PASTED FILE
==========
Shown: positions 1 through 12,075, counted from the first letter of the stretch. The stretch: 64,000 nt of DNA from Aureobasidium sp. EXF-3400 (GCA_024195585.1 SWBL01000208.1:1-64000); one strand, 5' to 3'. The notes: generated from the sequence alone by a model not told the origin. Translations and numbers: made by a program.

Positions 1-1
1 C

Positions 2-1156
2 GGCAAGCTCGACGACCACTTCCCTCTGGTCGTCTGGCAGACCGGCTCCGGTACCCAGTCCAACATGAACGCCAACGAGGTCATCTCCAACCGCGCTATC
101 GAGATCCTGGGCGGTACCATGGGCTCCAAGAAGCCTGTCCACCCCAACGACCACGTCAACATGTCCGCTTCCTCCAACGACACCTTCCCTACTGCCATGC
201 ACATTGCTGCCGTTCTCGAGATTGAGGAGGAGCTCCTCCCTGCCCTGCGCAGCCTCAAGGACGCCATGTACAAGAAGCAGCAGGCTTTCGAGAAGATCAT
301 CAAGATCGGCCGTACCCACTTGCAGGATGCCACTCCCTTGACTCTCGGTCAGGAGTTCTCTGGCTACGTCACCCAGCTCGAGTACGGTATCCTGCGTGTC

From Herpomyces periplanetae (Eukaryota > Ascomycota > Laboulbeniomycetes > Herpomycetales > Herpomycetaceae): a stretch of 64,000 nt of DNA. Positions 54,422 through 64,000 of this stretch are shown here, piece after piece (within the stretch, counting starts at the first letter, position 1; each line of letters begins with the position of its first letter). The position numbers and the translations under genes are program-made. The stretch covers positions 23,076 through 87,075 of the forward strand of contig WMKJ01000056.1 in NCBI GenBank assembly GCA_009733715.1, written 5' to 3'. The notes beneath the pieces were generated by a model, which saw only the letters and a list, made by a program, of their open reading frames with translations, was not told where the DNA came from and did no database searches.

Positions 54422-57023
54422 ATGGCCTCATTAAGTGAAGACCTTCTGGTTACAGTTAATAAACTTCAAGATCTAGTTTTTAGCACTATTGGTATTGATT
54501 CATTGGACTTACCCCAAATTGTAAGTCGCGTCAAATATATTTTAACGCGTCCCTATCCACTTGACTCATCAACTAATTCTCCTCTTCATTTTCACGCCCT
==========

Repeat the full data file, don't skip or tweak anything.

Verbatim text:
Shown: positions 1 through 12,075, counted from the first letter of the stretch. The stretch: 64,000 nt of DNA from Aureobasidium sp. EXF-3400 (GCA_024195585.1 SWBL01000208.1:1-64000); one strand, 5' to 3'. The notes: generated from the sequence alone by a model not told the origin. Translations and numbers: made by a program.

Positions 1-1
1 C

Positions 2-1156
2 GGCAAGCTCGACGACCACTTCCCTCTGGTCGTCTGGCAGACCGGCTCCGGTACCCAGTCCAACATGAACGCCAACGAGGTCATCTCCAACCGCGCTATC
101 GAGATCCTGGGCGGTACCATGGGCTCCAAGAAGCCTGTCCACCCCAACGACCACGTCAACATGTCCGCTTCCTCCAACGACACCTTCCCTACTGCCATGC
201 ACATTGCTGCCGTTCTCGAGATTGAGGAGGAGCTCCTCCCTGCCCTGCGCAGCCTCAAGGACGCCATGTACAAGAAGCAGCAGGCTTTCGAGAAGATCAT
301 CAAGATCGGCCGTACCCACTTGCAGGATGCCACTCCCTTGACTCTCGGTCAGGAGTTCTCTGGCTACGTCACCCAGCTCGAGTACGGTATCCTGCGTGTC

From Herpomyces periplanetae (Eukaryota > Ascomycota > Laboulbeniomycetes > Herpomycetales > Herpomycetaceae): a stretch of 64,000 nt of DNA. Positions 54,422 through 64,000 of this stretch are shown here, piece after piece (within the stretch, counting starts at the first letter, position 1; each line of letters begins with the position of its first letter). The position numbers and the translations under genes are program-made. The stretch covers positions 23,076 through 87,075 of the forward strand of contig WMKJ01000056.1 in NCBI GenBank assembly GCA_009733715.1, written 5' to 3'. The notes beneath the pieces were generated by a model, which saw only the letters and a list, made by a program, of their open reading frames with translations, was not told where the DNA came from and did no database searches.

Positions 54422-57023
54422 ATGGCCTCATTAAGTGAAGACCTTCTGGTTACAGTTAATAAACTTCAAGATCTAGTTTTTAGCACTATTGGTATTGATT
54501 CATTGGACTTACCCCAAATTGTAAGTCGCGTCAAATATATTTTAACGCGTCCCTATCCACTTGACTCATCAACTAATTCTCCTCTTCATTTTCACGCCCT